After setting a date for the four-day trip, I called our company’s PR department and asked the manager to block out the schedule for our exclusive use of the company plane. After reviewing my requested dates, the PR manager said, “You’ll have to reschedule. The plane is booked. Mr. Smith (the CEO of Acme and its majority stockholder) is using it to attend a ball game in Denver.”
In short, he was telling me Mr. Smith’s needs took priority over mine—because Mr. Smith owned the majority interest in the company, which coincidently, included the plane. It didn’t matter that my request was based on satisfying the needs of a customer while Smith’s need was strictly personal. As CEO of Acme and the majority stockholder, he was entitled to “owner’s privilege,” meaning he gets anything he wants.
Always make it a point to determine the identity of the owners of the company and their percentages of equity. If a majority stockholder turns out to be one of the company’s executive officers, realize that person can wield substantial power. While I’m not suggesting an upper-level manager with a substantial ownership position should be approached in a kneeling position, you should realize their opinion about you will carry more clout because of their equity position.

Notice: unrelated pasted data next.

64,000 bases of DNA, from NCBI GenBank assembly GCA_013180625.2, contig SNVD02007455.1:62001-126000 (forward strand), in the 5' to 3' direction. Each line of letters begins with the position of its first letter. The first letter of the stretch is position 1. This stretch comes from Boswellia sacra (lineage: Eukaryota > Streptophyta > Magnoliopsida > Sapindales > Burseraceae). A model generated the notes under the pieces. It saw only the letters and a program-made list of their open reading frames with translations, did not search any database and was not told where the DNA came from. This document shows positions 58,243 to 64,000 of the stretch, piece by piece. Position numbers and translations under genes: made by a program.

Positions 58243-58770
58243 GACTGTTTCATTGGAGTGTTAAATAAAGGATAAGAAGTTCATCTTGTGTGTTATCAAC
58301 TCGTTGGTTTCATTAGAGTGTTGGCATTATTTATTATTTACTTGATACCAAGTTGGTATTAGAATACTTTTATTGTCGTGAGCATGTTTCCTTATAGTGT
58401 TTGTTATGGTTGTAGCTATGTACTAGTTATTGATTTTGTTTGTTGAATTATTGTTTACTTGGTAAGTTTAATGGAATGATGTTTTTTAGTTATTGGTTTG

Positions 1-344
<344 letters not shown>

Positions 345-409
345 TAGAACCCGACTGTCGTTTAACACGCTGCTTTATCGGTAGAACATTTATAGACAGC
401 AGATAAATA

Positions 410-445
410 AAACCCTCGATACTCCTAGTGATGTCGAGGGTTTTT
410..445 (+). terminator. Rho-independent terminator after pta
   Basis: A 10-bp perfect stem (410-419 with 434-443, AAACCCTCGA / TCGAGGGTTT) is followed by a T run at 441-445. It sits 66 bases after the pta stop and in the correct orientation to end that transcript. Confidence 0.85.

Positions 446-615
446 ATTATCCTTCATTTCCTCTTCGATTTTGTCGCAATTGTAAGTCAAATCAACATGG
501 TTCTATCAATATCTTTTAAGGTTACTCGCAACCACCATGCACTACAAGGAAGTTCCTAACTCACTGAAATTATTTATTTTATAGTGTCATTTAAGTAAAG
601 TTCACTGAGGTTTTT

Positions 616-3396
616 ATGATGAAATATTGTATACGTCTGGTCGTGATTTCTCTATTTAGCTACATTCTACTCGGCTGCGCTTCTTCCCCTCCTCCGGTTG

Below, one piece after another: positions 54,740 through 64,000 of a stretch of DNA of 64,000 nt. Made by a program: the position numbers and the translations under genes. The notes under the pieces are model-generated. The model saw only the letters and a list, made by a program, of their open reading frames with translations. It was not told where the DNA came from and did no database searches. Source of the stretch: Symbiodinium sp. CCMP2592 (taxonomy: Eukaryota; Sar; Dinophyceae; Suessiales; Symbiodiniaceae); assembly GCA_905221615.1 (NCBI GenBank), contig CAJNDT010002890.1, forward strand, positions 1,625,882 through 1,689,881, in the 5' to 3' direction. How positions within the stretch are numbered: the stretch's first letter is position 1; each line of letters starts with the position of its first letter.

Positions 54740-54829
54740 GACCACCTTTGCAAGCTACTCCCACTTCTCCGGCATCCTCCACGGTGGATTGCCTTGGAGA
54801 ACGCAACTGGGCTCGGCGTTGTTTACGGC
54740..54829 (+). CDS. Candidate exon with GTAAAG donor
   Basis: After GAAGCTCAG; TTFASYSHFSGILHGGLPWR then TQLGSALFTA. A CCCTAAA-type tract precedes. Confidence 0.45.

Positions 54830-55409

Use the following suggestions to maintain a healthy—and hopefully, reciprocal—level of respect with those in higher positions of authority.
1. Always show your superiors your best side. That means displaying a professional persona while in their presence. When senior eyes are on you, you’re never off the clock. More than a few careers have been sabotaged by an employee “letting down their hair” at the office Christmas party or having one too many drinks after work. Management needs to know you’re the kind of person that stays in control in any environment. Their conclusions concerning your management potential are often based on a simple concept: If you can supervise your own behavior, there’s a good chance you can supervise others. Certainly, if the occasion is recreational or social, you should participate and have fun. However, always think of yourself as the guy or gal whom others can turn to if there’s a problem because they know you’ll have a clear head and will take appropriate and responsible action.